New guidelines from the Director of Public Prosecutions (DPP) could see fewer people charged for offensive messages posted on social networks like Twitter in England and Wales.


DPP Keir Starmer said that people should only face trial if their comment on Twitter, Facebook, or other social networks goes beyond being offensive, and that the new guidelines are aimed at combating recent "chilling effects" seen on free speech.

In an attempt to "strike the right balance between freedom of expression and the need to uphold criminal law," the guidelines mean some people could avoid trial if they remove an offending tweet and apologise for it.

Set out on 18 December, the guidelines say that if someone posts a message online that clearly amounts to a credible threat of violence, specifically targets an individual, or breaches a court order designed to protect someone - such as a rape victim - then the person who sent the message should face prosecution.

It adds that someone who passes the offending message on - such as retweeting - may also be prosecuted.

But, online messages and tweets which are deemed as "grossly offensive, indecent, obscene or false" will face a much tougher test before the author could be charged. Authors of such messages will only be prosecuted "if they cross a threshold."

Starmer added: "A prosecution is unlikely to be in the public interest if the communication is swiftly removed, blocked, not intended for a wide audience or not obviously beyond what could conceivable be tolerable or acceptable in a diverse society which upholds and respects freedom of expression."

Under the influence

Essentially, if an offensive tweet is posted in the heat of the moment, or while under the influence of alcohol, and the author promptly removes it after realising they shouldn't have said it, then it is unlikely they will be prosecuted.

Mr Starmer added that the guidelines "make a clear distinction between communications which amount to credible threats of violence, a targeted campaign of harassment against an individual or which breach court orders on the one hand, and other communications sent by social media, e.g. those that are grossly offensive, on the other."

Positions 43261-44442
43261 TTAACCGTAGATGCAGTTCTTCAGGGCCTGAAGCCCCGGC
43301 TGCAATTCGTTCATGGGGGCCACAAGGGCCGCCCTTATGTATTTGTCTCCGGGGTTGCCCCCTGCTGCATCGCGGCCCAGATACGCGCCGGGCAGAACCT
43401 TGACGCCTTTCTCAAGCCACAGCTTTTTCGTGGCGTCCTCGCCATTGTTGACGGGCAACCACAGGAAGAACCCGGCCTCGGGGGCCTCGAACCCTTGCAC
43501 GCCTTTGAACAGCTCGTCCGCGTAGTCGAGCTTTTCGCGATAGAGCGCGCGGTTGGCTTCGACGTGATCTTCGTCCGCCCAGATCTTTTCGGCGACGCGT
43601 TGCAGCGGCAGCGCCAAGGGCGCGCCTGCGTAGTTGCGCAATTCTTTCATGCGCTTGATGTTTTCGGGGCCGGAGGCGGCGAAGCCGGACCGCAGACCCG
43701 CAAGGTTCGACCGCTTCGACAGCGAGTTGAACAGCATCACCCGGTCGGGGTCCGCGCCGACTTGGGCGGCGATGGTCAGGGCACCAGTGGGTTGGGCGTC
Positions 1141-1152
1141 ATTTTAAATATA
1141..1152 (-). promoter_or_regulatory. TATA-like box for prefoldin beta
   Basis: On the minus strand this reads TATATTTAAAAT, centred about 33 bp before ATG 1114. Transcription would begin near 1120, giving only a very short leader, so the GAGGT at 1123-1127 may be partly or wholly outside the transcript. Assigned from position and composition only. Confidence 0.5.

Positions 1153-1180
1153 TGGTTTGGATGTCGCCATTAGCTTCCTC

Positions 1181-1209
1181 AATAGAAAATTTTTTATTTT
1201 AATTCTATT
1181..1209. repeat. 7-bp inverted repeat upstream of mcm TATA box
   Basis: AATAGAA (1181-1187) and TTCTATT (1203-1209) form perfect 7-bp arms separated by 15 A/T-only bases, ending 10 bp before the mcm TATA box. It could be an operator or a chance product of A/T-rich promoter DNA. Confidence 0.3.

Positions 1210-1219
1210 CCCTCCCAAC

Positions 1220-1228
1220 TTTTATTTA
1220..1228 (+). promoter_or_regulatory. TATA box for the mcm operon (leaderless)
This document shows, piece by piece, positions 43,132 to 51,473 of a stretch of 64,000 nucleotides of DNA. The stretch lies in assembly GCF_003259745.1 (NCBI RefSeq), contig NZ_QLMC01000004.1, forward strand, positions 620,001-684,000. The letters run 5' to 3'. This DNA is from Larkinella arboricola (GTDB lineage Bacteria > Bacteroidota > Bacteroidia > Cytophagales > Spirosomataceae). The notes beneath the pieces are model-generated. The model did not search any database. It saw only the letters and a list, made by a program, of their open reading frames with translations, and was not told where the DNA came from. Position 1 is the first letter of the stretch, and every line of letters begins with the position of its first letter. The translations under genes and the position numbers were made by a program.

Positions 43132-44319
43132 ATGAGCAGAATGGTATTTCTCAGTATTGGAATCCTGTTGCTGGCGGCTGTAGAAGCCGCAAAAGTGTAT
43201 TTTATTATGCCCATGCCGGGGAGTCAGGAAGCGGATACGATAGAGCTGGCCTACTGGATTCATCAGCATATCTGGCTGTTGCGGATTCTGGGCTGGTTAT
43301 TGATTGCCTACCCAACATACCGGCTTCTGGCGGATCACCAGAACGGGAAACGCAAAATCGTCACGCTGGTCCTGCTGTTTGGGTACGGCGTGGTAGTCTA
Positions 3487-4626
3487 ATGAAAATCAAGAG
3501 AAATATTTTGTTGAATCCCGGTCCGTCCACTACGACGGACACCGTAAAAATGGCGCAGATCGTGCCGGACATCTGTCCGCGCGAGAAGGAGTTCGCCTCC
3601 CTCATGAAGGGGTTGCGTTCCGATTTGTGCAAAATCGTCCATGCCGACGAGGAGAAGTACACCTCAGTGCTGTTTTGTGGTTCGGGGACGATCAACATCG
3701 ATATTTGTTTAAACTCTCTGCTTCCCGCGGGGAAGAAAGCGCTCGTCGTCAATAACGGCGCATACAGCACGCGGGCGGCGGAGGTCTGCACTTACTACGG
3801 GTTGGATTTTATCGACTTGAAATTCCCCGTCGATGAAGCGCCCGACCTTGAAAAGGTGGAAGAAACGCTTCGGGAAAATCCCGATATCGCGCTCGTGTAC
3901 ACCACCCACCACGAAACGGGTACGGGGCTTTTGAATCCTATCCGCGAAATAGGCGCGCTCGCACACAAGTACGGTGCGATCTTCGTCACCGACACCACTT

Barrister and editor of UK Human Rights Blog Adam Wagner said: "The guidelines are sensible, to a point. They will make it less likely in future that people are prosecuted for saying stupid things online."

Grossly offensive

In an attempt to define "grossly offensive," the Crown Prosecution Service (CPS) states that this term applies to cases that are more than:

- Offensive, shocking or disturbing; or

- Satirical, iconoclastic or rude comment; or

- The expression of unpopular or unfashionable opinion about serious or trivial matters, or banter or humour, even if distasteful to some or painful to those subjected to it.

To be clear, tweets or other messages that are no more than the above will in most cases not lead to a prosecution.

The guidance comes into place after a number of controversial cases have gained media attention, such as the 'Twitter joke trial', in which accountant Paul Chambers was prosecuted for tweeting a joke threatening to blow up Robin Hood airport, as it was closed due to snow.

Starmer told BBC Radio 4's Today programme: "The scale of the problem that we are trying to confront should not be underestimated. There are millions of messages sent by social media every day and if only a small percentage of those millions are deemed to be offensive then there is the potential for very many cases coming before the courts."

The rise of the so-called internet troll - someone who posts offensive messages about, or directly to, their victims on Twitter and elsewhere has led to the CPS dealing with more than 50 cases this year. But with very little case law to guide which trials should go ahead, a set of guidelines was needed.

The interim guidelines do not change the law, but set out the approach prosecutors should follow when considering cases relating to communications sent through social networks. The guidelines come into immediate effect, and are subject to a three-month public consultation, which has now started.